GENEVA (Reuters) - The coronavirus is closer to causing a pandemic, but outbreaks in countries can still be controlled through a combination of containment and mitigation measures, the World Health Organization (WHO) said on Monday.
Four countries - China, South Korea, Italy and Iran - account for 93% of the nearly 110,000 cases reported by more than 100 countries worldwide, WHO director-general Tedros Adhanom Ghebreyesus said.
“Now that the virus has a foothold in so many countries, the threat of a pandemic has become very real,” Tedros told a news conference. “But it would be the first pandemic in history that could be controlled. The bottom line is we are not at the mercy of the virus.”
“Whether it’s pandemic or not,” he added, “the rule of the game is the same - never give up.”
China is “bringing its epidemic under control,” while the Republic of Korea has reported a decline in new cases, Tedros said, also praising containment measures taken in Singapore.
“We are encouraged that Italy is taking aggressive measures to contain its epidemic and we hope that those measures prove effective in the coming days,” he added.
Italy, the worst-hit European nation, has imposed a virtual lockdown on the northern region of Lombardy and parts of neighboring Veneto.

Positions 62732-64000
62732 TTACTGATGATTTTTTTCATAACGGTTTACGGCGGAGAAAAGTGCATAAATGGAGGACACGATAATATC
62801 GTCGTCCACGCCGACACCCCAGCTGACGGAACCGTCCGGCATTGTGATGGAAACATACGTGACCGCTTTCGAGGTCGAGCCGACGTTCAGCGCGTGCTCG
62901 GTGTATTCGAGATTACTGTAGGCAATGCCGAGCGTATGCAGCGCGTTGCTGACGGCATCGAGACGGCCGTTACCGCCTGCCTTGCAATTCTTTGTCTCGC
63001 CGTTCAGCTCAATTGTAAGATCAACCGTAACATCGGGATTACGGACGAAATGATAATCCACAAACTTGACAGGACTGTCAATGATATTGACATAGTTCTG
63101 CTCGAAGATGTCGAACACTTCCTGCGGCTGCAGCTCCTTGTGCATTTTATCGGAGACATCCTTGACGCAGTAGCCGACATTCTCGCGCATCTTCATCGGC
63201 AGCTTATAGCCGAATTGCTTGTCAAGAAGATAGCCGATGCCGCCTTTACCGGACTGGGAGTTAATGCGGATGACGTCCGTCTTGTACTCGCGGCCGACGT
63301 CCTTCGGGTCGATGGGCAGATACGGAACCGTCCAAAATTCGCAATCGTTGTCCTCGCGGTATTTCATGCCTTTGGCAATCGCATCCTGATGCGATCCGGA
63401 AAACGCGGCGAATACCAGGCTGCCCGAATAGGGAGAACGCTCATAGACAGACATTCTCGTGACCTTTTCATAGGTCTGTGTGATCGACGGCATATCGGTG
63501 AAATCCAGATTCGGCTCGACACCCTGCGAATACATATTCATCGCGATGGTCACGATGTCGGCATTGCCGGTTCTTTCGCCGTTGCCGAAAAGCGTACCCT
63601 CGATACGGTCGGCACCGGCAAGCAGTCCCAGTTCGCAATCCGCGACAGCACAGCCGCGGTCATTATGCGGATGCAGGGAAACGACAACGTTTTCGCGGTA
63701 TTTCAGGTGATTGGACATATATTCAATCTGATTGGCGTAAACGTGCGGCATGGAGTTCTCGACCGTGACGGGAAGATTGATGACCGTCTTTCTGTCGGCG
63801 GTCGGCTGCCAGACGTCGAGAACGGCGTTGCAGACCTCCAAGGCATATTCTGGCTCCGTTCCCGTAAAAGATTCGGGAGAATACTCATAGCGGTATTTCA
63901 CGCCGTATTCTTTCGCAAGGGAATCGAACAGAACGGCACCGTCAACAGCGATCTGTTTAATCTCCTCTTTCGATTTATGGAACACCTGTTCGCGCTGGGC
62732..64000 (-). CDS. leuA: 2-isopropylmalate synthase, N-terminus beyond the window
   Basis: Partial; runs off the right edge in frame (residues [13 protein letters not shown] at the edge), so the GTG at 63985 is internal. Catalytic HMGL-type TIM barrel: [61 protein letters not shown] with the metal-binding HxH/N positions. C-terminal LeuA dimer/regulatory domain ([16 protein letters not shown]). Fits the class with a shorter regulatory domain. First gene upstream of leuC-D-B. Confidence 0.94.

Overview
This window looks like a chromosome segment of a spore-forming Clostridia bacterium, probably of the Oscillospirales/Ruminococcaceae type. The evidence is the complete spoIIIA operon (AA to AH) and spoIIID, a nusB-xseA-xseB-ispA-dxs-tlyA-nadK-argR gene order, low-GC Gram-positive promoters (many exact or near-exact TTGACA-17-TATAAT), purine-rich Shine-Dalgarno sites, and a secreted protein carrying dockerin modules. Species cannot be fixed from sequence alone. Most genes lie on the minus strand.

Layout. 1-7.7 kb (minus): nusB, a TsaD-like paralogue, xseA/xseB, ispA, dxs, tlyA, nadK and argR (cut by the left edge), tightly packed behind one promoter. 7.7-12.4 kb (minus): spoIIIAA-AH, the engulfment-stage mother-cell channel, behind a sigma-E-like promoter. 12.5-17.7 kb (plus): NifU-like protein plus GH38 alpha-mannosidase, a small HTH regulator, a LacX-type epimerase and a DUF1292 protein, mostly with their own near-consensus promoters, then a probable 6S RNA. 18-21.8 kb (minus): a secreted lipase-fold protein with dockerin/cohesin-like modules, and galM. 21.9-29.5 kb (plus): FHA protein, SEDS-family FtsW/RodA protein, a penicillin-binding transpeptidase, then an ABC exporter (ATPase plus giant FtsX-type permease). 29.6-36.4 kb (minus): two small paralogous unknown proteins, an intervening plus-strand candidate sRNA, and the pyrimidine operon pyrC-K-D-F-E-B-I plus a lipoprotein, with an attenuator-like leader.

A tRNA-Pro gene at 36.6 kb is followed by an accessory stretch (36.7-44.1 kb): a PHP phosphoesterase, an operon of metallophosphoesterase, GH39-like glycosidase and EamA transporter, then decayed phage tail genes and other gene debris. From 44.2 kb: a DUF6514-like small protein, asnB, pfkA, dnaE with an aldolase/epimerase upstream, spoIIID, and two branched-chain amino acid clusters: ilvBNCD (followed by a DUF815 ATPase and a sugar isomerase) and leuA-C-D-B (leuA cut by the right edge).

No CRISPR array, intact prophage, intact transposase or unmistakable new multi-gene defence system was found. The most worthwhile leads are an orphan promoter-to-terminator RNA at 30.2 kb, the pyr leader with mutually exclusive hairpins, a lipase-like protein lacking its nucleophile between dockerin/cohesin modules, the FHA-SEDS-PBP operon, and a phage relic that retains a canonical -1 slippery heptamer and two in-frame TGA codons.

The death toll from Italy’s outbreak rose by 97 to 463, the Civil Protection Agency said on Monday, a slower rate of increase than registered the day before. The total number of cases in Italy, however, jumped 24% to 9,172, the largest daily increase in terms of absolute numbers since the contagion first came to light there on Feb. 21.
Dr. Mike Ryan, WHO’s top emergencies expert, compared Italy’s decision to restrict movement from the hard-hit north to China’s relative success in focusing on the large epidemic in Wuhan and Hubei province to stem the spread to other provinces.
“Reducing the flow of potential infections into other areas may offer those zones the opportunity to prepare and potentially have a different outcome. That’s what we saw in China, we saw the provinces getting an earlier warning, they were able to prepare.
“It’s not going to stop disease necessarily moving out of those zones ... That to me represents a reasonable tactical approach. It’s not a guarantee,” Ryan said.
Reporting by Stephanie Nebehay; Editing by Mark Heinrich and Bill Berkrot
Our Standards: The Thomson Reuters Trust Principles.